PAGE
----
Prostate Cancer

The prostate gland is found only in males and is a part of male reproductive system. Prostate cancer can be described as a form of cancer that develops within the prostate. Prostate cancer is a condition that occurs when the prostate gland cells begin to grow beyond control. The prostate gland is that is only found in males. It produces some fluid that makes up semen.

It lies below the urinary bladder and in front of the rectum. The gland surrounds the first part of the tube ‘urethra’ that carries urine from the bladder to the penis. The prostate can be divided into right and left “lobes”. The size of the gland changes with age. It grows rapidly during puberty, fuelled by the rise in male hormones (called androgens) in the body. In adult men, a typical prostate is about 3 cm thick and 4 cm wide (about the size of a walnut) and weighs about 20 grams, but it can be much larger in older me

Stages of prostate cancer

A cancer’s stage gives information on how far the cancer has spread. It is determined by considering three factors:

  • Size of tumor, and whether the cancer has spread beyond the prostate capsule or covering
  • Whether the cancer has spread to the lymph nodes close to the prostate
  • Whether there are any distant metastases

TNM staging system

The TNM staging system provides information about the cancer’s size and how far it has spread.

  • T = Tumor The T score is a rating of the size and extent of the primary tumor
  • N = Nodes The N reflects if the cancer has spread within nearby lymph nodes
  • M = Metastasis The M tells if the cancer has spread to distant sites

Treating prostate cancer

To determine the best treatment option for you, work with your healthcare team and consider the following factors:

  • Age
  • The stage and grade of your cancer
  • Your general health
  • Your values and preferences

Prostate Biopsy

A biopsy removes small samples of tissue for testing. Biopsies can also help your doctor assess how far the cancer has grown. A prostate biopsy is a type of biopsy that removes tissue from the prostate. To prepare for the biopsy, your doctor may say to stop taking some medications and start taking others.

PSMA pet scan

If you have been diagnosed with prostate cancer, and there is a high risk for cancer spreading from the prostate to the bones, so your doctor may recommend a bone scan. For this test, a radiotracer will be injected into your vein. The most common radiotracer used for bone scans is technetium. A special camera will then take pictures of the dye in the bones. The radiotracer can be seen in your bones 2 to 3 hours after it is injected. You may be asked to drink water and empty your bladder to wash out any of the radiotracer that is not in your bones.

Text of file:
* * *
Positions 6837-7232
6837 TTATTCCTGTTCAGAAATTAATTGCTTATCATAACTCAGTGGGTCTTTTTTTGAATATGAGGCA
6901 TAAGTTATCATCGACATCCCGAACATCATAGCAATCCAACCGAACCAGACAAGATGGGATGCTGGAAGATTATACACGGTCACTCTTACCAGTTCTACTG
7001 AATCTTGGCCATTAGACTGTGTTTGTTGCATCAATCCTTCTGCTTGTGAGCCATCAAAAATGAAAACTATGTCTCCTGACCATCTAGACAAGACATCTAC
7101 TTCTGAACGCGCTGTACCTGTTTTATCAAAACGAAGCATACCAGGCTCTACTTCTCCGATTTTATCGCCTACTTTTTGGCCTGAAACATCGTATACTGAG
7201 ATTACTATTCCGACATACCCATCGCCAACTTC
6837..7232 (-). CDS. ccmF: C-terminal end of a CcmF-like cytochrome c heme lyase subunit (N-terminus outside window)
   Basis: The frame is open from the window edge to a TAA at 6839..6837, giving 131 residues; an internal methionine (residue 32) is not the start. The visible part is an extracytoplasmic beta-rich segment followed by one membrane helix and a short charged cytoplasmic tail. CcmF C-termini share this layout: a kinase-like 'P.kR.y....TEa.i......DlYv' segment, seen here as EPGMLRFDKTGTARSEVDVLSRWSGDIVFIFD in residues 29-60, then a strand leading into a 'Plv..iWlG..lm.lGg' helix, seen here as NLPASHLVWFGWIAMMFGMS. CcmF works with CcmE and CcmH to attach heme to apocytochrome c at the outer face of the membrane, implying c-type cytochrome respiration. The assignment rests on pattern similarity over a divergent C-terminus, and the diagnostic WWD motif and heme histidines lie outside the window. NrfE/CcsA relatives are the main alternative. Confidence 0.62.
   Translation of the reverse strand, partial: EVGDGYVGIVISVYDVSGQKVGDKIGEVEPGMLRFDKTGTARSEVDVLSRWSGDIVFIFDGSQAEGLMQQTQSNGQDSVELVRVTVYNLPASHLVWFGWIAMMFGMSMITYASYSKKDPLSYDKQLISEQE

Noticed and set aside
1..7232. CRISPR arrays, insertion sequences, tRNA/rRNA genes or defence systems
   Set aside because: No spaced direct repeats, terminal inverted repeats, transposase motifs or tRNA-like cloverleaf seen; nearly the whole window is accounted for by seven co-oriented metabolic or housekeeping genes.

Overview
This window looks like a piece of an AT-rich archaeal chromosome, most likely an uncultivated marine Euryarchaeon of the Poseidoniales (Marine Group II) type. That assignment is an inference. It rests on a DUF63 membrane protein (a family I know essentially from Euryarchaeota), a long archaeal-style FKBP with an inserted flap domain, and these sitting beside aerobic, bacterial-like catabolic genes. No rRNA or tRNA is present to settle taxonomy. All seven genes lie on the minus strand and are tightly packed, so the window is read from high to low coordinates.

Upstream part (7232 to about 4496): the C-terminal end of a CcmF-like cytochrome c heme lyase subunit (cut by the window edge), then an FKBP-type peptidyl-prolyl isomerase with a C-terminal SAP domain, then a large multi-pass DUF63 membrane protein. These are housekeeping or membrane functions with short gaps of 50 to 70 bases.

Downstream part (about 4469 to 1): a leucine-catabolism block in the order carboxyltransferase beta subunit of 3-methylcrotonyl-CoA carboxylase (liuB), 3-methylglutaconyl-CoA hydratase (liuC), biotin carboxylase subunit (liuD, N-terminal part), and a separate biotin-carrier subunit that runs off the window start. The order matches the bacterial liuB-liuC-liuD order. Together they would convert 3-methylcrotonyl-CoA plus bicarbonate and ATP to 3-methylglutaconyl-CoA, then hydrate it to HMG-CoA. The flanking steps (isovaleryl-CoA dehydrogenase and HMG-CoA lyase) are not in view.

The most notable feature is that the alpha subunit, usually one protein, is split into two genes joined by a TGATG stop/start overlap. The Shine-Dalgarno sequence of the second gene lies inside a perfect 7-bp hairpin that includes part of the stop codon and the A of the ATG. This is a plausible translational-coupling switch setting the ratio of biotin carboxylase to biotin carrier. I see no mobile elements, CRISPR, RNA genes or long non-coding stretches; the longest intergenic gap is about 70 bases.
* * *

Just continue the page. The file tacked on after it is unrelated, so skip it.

Radical Prostatectomy

Surgery that completely removes the prostate gland and surrounding tissue, as well as the seminal vesicles and part of the urethraPotentially removes all cancer cellsMay be recommended if your cancer has not spread outside the prostateMay be used in combination with other treatments e.g., radiation


External beam radiation delivers therapeutic X-rays to a localized area in order to kill cancer cellsOften a good option if age or general health makes surgery too riskyCan be used in combination with other treatments although surgical removal of the prostate is very difficult after radiotherapy

Robotic Prostatectomy

A surgical treatment for prostate cancer, the open radical prostatectomy procedure removes the entire prostate with an incision in the lower abdomen. With the advent of Laparoscopic Prostatectomy this is becoming rare and used only in select situations.


Prostate cancer is a very common kind of cancer that affects males, however, it is extremely treated in its initial stages. It starts in the prostate gland that is located between the penis as well as the bladder.

The prostate can be described as a tiny soft organ. It's about as big as a walnut and is generally soft and soft to the touch.

It's unclear what causes prostate cancer. Doctors are aware that prostate cancer starts when prostate cancer cells undergo changes to their DNA. A cell's DNA is filled with instructions telling a cell what it should do. The modifications tell cells to divide and grow more quickly than normal cells. The cells that are abnormal continue to live while other cells cease to exist. The accumulation of abnormal cells creates tumors that could develop into a tumor that can invade surrounding tissues. As time passes, certain abnormal cells might break free and then spread (metastasize) into other areas of the body.